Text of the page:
Constitution and the state by Dr Akmal Hussain

The dialectic between contention and finding common ground was manifest last week, in two significant remarks by the heads of the judiciary and the military, respectively. Chief Justice Iftikhar Muhammad Chaudhry argued the pre-eminence of the Constitution in the institutional structure of Pakistan.
The Army Chief, General Ashfaq Parvez Kayani, spoke of the emerging consensus on constitutional rule: “We all agree that strengthening institutions, ensuring the rule of law and working within the well-defined bounds of the Constitution is the right way forward.” At the same time, the COAS did cross swords with the chief justice by asserting that no one individual could define the national interest. This was clearly a riposte to his view expressed during the Asghar Khan case that the military leaders concerned could not justify their unconstitutional actions of engineering the political defeat of the Benazir Bhutto government in the 1990 elections, on grounds of the ‘national interest’. So, while the sparks are flying, a consensus is being forged.
General Kayani emphasised the importance of public support for the armed forces of Pakistan. It may be helpful, therefore, to examine the conditions under which citizens give their support to a particular organisation of the state, such as the military. It can be postulated that public support for the military hinges on the citizens considering its organisational behaviour to be legitimate. The source of legitimacy is the will of the people as embodied in the Constitution of a country. So, public support for the military or any other organisation of the state is forthcoming if, and only if, it functions within the scope of, and in a manner specified by, the Constitution. So the military will lose public support if it overthrows an elected civilian government or intervenes in the process of elections or covertly attempts to destabilise an elected government.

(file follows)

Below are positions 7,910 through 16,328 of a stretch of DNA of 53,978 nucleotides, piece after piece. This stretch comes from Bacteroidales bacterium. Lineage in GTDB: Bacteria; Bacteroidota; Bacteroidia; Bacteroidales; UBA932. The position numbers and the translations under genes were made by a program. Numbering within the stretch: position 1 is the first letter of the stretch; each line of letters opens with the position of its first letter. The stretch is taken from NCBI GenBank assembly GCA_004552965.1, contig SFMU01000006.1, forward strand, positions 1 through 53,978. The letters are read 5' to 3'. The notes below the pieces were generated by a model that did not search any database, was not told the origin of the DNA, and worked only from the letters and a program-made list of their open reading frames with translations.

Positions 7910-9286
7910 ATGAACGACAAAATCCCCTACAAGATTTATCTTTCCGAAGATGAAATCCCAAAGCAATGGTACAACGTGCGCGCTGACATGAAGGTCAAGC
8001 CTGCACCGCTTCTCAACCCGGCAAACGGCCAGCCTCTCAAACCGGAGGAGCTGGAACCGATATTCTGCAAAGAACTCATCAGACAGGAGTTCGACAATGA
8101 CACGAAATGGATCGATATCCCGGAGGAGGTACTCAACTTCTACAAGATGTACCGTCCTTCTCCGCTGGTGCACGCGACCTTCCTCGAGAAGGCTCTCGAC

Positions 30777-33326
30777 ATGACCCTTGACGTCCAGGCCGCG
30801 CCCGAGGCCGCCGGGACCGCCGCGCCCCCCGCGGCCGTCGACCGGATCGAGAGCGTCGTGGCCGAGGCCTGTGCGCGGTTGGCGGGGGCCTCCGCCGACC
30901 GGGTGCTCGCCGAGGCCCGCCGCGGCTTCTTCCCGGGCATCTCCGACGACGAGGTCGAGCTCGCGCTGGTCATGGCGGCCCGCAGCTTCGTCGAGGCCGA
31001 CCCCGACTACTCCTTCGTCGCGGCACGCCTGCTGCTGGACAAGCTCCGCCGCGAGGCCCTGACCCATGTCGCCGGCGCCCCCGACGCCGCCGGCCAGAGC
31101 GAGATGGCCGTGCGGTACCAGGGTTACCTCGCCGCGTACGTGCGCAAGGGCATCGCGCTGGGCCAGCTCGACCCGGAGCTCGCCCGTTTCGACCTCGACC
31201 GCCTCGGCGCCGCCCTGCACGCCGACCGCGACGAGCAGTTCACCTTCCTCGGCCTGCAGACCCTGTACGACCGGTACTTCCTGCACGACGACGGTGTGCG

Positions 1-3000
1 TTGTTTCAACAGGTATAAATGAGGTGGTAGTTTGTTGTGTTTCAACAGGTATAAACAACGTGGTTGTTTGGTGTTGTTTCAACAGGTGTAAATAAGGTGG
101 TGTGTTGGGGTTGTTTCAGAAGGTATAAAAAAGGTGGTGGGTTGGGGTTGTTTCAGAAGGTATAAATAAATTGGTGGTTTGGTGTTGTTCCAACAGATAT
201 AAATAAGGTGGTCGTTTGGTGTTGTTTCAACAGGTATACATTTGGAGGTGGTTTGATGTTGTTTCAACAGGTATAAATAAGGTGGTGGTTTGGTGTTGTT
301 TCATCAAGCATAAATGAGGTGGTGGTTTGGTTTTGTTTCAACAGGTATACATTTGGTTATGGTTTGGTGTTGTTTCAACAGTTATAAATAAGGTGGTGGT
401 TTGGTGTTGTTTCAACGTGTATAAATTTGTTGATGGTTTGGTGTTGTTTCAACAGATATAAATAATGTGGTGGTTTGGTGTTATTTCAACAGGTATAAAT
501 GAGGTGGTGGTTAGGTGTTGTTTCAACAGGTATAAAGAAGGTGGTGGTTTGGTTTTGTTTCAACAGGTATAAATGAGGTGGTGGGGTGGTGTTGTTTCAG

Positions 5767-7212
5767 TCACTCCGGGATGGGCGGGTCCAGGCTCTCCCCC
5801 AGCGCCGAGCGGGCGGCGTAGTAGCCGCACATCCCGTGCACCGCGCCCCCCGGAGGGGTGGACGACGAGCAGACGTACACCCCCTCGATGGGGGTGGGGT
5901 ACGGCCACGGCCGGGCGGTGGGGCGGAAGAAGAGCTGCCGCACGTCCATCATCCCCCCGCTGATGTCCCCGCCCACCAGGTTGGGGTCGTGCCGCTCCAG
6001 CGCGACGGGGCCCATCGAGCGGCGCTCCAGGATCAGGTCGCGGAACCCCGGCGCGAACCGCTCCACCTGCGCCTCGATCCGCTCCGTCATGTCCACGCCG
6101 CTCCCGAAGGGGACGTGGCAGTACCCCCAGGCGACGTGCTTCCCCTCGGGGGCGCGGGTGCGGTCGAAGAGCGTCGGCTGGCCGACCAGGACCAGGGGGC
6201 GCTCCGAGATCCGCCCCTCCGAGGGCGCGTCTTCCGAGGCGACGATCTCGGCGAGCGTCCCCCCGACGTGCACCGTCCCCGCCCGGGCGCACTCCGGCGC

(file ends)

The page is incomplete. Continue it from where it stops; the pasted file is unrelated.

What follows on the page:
Anyone who has been in contact with Pakistan’s military officers (as I have, teaching them during annual lectures at the Command and Staff College and the National Defence University for many years) would testify to their character qualities. By and large, they exude discipline, a quiet confidence, a humility drawn from an inner strength and a sense of honour. They would unhesitatingly give their lives in defence of their homeland. Most citizens of Pakistan would be moved by such sterling qualities. Why is it then that the army chief feels a need to seek public support for the military? Perhaps, this is because as an organisation, the military has frequently gone beyond the institutional limits envisaged in the Constitution. From being an armed force exclusively assigned by law to defend Pakistan’s territory, it has enlarged its role to become a major player in the politics and economy of the country.
The identity of any state organisation is articulated by the institutional structure within which it is located. Pakistan’s Constitution is the foundation on which the entire institutional structure and the associated organisational edifice of the state rest. The central feature of the Constitution is that it stipulates a balance between the various pillars of the state: parliament, the judiciary and the executive with the free media being the fourth pillar. The military, within this configuration, is simply a subordinate arm of civil authority. The purpose of this separation of powers and the balance, thereof, is to establish the necessary checks to arbitrary power. In this way, the freedom and the fundamental rights of the people can be ensured.
If a particular organisation of the state goes out of balance relative to other organisations within the state structure, two consequences ensue: first, the entire state structure is destabilised and hence, state authority jeopardised. Second, if a particular state organisation arrogates to itself disproportionate power, both its identity and balance with other state organs, are eroded. Thus, the very organisation that attempts to get extraconstitutional power, actually gets weakened. As its identity and balance vis-à-vis other state organisations is undermined, so too is its strength. Thus, the strength of any state organisation as much as its public support is drawn from the Constitution.


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